This week’s State of the Union, in partnership with Segev LLP, covers the Stars Group and Flutter Entertainment merger to create the largest company in the online gambling industry, Pennsylvania’s first annual gambling report since the launch of sports betting in the Keystone State and the latest results from Nevada, where sports betting figures again trailed behind New Jersey.
Stars Group and Flutter Entertainment agree mega-merger
Flutter Entertainment, the parent company of Paddy Power Betfair, has agreed a deal to acquire all of the shares in The Stars Group (TSG) and merge with the operator to form a combined business with annual revenue of £3.8bn (€4.3bn/$4.7bn).
Under the agreement, which would create the largest online betting and gaming operator globally, Flutter would exchange 0.2253 new shares in exchange for each TSG share, with Flutter shareholders owning approximately 54.64% of shares in the combined business and TSG shareholders 45.36%.
Flutter and TSG said that the merger would deliver substantial value creation for shareholders from pre-tax cost synergies of £140m per year, as well as potential revenue cross-sell in international markets and lower finance costs.
Pennsylvania gambling revenue hits $3.29bn in 2018-19
State-wide gambling revenue in Pennsylvania amounted to $3.29bn in the 2018-19 financial year as the introduction of legal sports betting and higher income from slots gaming boosted the state .
A total of 12 casinos were active in Pennsylvania during the 12-month period, with some rolling out sports betting services upon the launch of the state’s legal wagering market in November 2018.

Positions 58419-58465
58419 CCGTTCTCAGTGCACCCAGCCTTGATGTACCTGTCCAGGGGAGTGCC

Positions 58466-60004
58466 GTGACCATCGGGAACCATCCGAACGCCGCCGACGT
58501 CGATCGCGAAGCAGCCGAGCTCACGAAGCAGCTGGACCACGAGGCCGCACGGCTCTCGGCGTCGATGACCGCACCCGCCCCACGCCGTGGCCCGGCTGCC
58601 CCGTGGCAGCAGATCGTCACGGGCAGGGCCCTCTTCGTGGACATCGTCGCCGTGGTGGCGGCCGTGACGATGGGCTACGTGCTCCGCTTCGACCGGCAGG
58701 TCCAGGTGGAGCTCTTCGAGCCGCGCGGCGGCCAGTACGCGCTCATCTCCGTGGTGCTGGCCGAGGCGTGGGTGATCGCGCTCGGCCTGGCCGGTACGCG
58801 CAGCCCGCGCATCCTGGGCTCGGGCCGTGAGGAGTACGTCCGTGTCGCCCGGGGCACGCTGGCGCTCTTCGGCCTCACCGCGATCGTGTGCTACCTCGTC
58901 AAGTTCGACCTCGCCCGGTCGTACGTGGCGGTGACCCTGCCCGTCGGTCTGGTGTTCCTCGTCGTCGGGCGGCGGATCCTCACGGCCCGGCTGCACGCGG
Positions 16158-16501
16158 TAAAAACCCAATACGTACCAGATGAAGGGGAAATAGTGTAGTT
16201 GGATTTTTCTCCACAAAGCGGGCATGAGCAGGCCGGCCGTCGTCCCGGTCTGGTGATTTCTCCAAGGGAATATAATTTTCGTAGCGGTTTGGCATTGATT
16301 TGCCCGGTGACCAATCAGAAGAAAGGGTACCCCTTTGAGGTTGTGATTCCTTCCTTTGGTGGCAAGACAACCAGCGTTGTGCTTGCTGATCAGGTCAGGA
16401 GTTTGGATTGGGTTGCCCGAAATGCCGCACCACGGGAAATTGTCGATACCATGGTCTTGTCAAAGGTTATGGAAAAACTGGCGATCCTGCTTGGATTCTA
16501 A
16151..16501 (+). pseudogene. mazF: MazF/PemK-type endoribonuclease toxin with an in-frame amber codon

Slots were the main source of income for casinos in the state by some margin, with gambling revenue for the machines amounting to $2.38bn, a 1.3% increase on $2.35bn in the previous financial year according to official figures released by the Pennsylvania Gaming Control Board (PGCB).
August Nevada sportsbook handle remains behind NJ
Nevada’s sportsbook handle for the month of August remained behind New Jersey for August, despite a 22.1% increase to $287.8m, while overall casino revenue slipped back below $1bn at $952.4m.
The state’s $952.4m worth of revenue was the lowest figure since April but up 4.3% year-on-year, as a total of $11.78bn was wagered in the state.
The sports betting handle for the month was behind New Jersey’s $293.6m, after falling back behind the Garden State for July. Sports betting revenue totaled $18.7m, less than New Jersey’s $25.2m, but up 62.4% year-on-year and 20.9% month-on-month.
Oregon Lottery sets provisional sportsbook launch date
Mobile sports betting could be coming to Oregon next week, with the state lottery aiming to launch its Scoreboard-branded app the week commencing 7 October.
An Oregon Lottery spokesperson confirmed the provisional start date to iGB North America. However, they added, this is pending a final end-to-end test, and checks of its payment solutions.
The SBTech-powered app was originally scheduled to go live in time for Week 1 of the 2019 NFL season. However the lottery said that it would not rush through the roll-out, preferring to ensure the product was ready before going live.
D.C. court temporarily suspends Intralot contract
A Washington D.C. court has temporarily suspended Greek lottery operator Intralot’s contract to operate lottery services and sports betting in the district, indicating that there is “substantial likelihood” that a lawsuit alleging the deal violates federal law succeeds.